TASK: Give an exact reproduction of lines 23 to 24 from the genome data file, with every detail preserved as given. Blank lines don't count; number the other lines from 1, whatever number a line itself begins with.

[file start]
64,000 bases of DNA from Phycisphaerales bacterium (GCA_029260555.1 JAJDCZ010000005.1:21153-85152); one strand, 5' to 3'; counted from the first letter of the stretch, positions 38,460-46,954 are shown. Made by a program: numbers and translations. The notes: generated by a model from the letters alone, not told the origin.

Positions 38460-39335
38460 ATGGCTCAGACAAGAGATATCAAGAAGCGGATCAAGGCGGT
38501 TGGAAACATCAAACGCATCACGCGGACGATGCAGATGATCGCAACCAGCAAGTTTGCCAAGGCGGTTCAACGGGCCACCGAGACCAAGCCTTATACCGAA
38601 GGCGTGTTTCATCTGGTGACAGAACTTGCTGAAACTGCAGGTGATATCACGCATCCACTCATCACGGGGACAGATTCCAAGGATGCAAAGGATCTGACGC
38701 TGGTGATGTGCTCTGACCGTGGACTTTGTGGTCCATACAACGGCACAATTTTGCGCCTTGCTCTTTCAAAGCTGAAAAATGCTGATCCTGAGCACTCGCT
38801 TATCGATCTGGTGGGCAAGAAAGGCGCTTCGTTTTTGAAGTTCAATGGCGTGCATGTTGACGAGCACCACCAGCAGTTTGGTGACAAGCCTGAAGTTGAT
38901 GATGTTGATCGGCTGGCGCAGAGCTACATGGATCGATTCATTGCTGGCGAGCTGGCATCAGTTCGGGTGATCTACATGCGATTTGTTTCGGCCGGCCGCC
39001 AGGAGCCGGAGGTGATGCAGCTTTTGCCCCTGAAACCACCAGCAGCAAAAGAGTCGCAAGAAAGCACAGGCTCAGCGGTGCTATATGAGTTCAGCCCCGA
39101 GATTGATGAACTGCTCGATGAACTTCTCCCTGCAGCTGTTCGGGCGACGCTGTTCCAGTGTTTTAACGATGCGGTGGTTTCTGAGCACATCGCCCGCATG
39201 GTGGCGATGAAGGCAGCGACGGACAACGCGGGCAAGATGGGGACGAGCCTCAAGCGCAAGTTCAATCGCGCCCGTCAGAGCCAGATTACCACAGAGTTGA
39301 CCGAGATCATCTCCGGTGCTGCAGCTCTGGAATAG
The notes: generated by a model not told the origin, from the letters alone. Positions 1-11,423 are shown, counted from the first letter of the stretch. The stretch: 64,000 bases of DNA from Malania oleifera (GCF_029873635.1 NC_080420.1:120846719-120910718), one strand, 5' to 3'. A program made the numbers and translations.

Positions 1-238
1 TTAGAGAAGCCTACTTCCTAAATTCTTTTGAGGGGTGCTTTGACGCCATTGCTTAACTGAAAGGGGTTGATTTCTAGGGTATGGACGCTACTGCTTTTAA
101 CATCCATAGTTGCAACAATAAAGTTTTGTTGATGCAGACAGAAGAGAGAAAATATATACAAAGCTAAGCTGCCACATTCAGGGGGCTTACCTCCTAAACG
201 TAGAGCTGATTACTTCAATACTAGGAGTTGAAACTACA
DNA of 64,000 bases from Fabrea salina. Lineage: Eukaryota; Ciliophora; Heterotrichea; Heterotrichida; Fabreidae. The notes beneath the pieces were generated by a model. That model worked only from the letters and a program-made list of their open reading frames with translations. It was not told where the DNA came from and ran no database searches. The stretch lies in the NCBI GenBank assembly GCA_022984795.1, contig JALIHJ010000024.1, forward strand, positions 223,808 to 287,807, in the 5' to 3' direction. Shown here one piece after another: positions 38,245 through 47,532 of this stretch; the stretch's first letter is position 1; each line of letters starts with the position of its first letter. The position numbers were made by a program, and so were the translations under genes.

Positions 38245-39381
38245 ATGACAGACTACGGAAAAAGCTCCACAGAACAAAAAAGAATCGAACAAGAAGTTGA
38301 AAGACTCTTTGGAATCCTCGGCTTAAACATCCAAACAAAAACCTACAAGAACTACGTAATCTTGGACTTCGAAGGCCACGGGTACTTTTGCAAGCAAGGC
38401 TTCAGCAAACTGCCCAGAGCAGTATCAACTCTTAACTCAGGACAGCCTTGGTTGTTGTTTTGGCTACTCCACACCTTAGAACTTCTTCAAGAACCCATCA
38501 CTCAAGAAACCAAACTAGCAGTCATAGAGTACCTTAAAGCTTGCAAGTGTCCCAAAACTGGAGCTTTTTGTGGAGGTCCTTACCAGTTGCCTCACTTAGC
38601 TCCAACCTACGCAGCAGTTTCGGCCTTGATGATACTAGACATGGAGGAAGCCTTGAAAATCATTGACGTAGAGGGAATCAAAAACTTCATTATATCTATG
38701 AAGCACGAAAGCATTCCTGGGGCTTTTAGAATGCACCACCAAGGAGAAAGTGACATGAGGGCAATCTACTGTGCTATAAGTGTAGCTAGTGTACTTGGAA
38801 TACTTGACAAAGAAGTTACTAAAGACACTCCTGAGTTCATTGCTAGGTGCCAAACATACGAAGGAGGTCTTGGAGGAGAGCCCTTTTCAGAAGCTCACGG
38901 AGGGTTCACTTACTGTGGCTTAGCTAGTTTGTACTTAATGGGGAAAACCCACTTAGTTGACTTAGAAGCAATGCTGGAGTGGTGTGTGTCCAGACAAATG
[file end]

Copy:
38501 CTCAAGAAACCAAACTAGCAGTCATAGAGTACCTTAAAGCTTGCAAGTGTCCCAAAACTGGAGCTTTTTGTGGAGGTCCTTACCAGTTGCCTCACTTAGC
38601 TCCAACCTACGCAGCAGTTTCGGCCTTGATGATACTAGACATGGAGGAAGCCTTGAAAATCATTGACGTAGAGGGAATCAAAAACTTCATTATATCTATG